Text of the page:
These are five ways you can manage your office subcultures to prevent them from turning into the counterculture.
In our previous article about organization subcultures we covered what subcultures are, how they’re formed, and a few factors that can trigger a coexisting subculture into a counterculture. In this post, we’ll share some insight as to how we manage organizational subculture in our offices across the globe.
The first step is to recognize the subcultures that exist in your organization. To do so, you must understand how these subcultures started within teams, by noticing distinct values, working processes, and even interactions between employees.
Think about your departments, functions, locations, and facility, and remember to account for formal and informal communication channels. Keeping all these factors in mind should help you detect commonalities and patterns, which should guide you to a natural starting point.
One way to do so is through informal observations, such as gathering stories from the grapevine or paying close attention to employees and managers who are well-liked and respected within your organization.
For a more scientific, reliable approach you could use tools like Myers-Briggs, Culture Index, or DiSC. These tests highlight the subtleties of how people communicate, collaborate, and respond to change. They also shed light on desirable qualities your employees are looking for in a leader, so you can adapt your management style if needed.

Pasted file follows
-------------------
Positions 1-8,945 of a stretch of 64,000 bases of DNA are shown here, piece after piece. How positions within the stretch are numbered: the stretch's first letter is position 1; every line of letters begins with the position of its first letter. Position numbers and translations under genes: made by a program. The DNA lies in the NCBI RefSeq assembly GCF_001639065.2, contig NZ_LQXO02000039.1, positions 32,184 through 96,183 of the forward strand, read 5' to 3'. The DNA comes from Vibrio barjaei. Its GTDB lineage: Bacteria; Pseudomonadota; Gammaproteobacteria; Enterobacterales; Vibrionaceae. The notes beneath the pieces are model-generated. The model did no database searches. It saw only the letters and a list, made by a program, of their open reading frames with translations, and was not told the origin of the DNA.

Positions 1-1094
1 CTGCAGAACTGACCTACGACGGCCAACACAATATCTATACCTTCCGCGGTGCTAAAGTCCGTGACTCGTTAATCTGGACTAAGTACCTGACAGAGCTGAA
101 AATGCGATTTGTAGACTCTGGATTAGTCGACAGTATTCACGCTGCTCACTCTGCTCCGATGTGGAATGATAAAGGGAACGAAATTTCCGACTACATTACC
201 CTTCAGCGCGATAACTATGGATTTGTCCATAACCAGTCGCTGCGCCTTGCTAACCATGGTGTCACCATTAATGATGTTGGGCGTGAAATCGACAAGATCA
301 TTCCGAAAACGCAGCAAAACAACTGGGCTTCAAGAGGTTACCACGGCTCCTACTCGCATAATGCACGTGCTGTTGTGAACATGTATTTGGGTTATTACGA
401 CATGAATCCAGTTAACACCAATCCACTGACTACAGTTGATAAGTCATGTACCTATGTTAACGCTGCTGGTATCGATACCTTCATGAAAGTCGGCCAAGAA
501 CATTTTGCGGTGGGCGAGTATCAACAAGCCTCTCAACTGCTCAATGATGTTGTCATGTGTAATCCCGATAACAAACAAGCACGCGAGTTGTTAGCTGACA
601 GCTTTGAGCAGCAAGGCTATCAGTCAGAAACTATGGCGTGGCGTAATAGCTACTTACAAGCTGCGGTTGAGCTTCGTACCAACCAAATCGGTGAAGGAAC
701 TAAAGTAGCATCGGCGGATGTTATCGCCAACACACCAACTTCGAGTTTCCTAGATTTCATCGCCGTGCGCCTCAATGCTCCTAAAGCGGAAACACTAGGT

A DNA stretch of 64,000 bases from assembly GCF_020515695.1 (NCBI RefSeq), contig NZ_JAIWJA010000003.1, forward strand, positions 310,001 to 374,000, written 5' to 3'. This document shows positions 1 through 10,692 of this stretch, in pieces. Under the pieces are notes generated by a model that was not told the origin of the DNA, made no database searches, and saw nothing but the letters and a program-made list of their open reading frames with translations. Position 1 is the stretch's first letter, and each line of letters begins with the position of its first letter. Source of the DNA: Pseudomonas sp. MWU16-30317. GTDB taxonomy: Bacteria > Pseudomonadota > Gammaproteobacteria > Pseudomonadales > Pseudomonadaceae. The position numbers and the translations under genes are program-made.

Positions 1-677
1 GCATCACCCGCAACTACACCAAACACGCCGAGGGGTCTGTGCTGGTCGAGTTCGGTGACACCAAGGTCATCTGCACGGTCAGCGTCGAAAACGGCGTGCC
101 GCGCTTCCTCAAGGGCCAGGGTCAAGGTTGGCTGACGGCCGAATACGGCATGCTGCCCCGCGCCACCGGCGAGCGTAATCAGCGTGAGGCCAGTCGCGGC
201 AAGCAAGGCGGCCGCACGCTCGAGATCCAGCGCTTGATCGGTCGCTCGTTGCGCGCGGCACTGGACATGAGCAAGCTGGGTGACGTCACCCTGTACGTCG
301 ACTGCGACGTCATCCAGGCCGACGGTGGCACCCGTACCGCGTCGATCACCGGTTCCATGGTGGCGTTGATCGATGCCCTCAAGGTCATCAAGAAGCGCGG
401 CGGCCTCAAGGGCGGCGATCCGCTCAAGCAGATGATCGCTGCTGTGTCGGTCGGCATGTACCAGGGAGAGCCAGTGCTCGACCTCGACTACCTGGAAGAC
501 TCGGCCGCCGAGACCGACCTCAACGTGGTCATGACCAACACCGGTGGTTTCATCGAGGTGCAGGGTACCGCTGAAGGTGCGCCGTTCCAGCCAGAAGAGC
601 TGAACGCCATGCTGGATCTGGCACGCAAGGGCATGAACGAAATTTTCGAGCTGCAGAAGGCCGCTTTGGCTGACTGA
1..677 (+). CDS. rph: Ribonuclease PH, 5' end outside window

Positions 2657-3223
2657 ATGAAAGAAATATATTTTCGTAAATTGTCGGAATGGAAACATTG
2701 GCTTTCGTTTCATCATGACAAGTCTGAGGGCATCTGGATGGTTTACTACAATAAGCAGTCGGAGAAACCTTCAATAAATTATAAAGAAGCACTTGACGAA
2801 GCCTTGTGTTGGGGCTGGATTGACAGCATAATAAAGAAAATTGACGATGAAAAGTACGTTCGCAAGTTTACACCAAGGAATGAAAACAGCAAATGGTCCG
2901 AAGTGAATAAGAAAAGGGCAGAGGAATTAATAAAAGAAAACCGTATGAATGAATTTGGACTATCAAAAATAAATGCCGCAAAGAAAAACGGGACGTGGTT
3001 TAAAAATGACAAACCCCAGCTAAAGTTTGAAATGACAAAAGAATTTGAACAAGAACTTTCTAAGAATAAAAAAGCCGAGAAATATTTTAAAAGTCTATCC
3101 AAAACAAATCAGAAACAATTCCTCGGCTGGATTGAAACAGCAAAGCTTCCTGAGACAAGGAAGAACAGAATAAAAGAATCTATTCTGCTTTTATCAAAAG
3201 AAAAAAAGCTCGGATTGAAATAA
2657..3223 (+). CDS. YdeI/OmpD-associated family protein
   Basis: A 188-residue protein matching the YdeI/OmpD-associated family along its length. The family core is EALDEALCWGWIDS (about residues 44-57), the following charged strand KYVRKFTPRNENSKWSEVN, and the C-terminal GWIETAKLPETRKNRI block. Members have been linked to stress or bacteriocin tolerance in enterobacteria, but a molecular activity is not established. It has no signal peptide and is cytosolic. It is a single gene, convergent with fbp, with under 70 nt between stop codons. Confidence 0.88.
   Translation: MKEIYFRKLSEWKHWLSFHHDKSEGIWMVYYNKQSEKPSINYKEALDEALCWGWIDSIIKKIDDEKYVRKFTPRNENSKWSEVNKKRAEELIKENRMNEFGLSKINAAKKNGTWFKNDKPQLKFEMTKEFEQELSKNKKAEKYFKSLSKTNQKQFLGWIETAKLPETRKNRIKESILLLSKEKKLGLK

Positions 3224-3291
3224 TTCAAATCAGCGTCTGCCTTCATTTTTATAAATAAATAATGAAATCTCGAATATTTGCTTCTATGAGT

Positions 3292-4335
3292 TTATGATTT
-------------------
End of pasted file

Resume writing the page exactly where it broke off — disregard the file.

If you’re implementing necessary policy changes that you know will negatively impact one or more departments, let them know. This shows that you’re paying attention to how they work, and you might even receive feedback on how you can tweak the new policy to make it easier for each department to adjust to the change.
Proactive communication with your departments has another advantage: they make everyone feel like part of the majority culture, and build upon it so it holds meaning.
If you notice a department behaving differently over time, investigate. Different behavior could include anything from unusual feedback about an employee or manager to a sudden decrease in productivity, don’t let it slip under the radar, for it could develop into something much larger.
For instance, if a team is facing more setbacks than usual, explore why. Is the manager at fault? Is the team in-fighting? When a problem is caught early, you can nip it in the bud, and prevent a subculture from evolving into a counterculture.
In case a shifting subculture is allowed to develop into a counterculture, a significant action may be required to revert to normalcy. Actions like removing a manager, reshuffling teams, scraping projects, enforcing new policies — all or a combination of these might be necessary.
What’s more, these actions need to be taken in a way that does not reinforce the problem that led to the counterculture in the first place!
The best managers pay as much attention to what’s happening in the culture as they do customer feedback, product quality, and financials. Therefore, your success as a leader depends on your ability to shape employee behavior. This involves connecting with your employees in a way that means something to them while linking them with your group and organization. Understanding your culture and subcultures are your path to establishing that connection.
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